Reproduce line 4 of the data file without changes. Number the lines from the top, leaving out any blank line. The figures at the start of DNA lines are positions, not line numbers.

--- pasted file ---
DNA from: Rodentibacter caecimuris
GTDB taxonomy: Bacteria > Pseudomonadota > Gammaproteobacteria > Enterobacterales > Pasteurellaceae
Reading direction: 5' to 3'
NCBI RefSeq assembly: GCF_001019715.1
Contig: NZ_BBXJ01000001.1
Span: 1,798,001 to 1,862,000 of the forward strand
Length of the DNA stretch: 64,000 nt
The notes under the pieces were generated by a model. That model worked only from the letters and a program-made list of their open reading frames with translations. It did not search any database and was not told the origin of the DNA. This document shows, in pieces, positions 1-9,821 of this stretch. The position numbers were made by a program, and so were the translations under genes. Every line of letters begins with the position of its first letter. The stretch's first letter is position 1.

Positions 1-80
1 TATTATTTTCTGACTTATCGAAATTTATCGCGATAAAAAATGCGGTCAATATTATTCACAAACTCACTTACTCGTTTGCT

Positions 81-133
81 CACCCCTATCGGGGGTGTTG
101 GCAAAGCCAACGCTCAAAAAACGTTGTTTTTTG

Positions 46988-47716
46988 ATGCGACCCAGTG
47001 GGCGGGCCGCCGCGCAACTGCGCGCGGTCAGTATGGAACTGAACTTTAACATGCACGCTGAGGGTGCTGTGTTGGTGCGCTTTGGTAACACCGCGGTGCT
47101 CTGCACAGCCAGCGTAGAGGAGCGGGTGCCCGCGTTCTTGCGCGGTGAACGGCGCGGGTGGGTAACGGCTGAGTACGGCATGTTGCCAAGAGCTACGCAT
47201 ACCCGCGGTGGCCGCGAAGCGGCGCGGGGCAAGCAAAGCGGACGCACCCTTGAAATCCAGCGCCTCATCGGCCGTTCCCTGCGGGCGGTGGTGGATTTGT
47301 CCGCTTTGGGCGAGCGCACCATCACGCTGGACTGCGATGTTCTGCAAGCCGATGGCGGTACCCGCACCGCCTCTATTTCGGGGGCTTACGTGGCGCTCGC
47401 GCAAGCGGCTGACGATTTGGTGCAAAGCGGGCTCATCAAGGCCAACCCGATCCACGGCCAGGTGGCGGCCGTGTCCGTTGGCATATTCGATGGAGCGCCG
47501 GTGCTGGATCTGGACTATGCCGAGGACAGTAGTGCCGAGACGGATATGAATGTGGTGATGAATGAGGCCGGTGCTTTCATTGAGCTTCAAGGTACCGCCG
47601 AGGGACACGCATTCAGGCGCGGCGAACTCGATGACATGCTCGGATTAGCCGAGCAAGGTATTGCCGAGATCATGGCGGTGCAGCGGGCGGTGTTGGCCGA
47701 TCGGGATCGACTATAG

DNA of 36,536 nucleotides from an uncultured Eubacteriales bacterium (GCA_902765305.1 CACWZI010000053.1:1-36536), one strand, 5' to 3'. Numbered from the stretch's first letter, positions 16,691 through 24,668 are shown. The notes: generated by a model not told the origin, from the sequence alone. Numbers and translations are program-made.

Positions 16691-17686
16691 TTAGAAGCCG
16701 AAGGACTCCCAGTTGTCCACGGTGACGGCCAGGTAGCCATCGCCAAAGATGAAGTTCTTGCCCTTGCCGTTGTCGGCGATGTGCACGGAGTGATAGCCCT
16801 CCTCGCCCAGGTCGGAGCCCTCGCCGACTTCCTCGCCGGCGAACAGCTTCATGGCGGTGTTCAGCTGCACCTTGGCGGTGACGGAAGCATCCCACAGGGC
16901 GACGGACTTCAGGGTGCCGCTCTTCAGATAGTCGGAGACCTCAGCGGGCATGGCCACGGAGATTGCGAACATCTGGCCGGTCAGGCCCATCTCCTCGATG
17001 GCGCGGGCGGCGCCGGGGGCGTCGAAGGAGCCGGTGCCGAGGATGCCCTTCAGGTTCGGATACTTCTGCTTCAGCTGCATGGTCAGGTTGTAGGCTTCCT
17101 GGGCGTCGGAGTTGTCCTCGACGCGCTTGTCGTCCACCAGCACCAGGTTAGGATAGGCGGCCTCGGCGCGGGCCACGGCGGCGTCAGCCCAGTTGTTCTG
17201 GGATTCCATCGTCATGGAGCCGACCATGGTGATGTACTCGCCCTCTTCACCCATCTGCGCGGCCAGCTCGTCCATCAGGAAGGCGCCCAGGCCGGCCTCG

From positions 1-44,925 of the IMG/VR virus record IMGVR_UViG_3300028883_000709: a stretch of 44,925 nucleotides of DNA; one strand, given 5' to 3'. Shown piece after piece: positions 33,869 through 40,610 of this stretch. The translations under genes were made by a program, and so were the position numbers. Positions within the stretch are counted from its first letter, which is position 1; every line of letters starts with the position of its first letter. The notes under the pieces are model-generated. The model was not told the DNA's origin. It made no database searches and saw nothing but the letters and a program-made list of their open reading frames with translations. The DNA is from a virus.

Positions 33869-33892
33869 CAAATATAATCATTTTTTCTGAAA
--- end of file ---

NCBI RefSeq assembly: GCF_001019715.1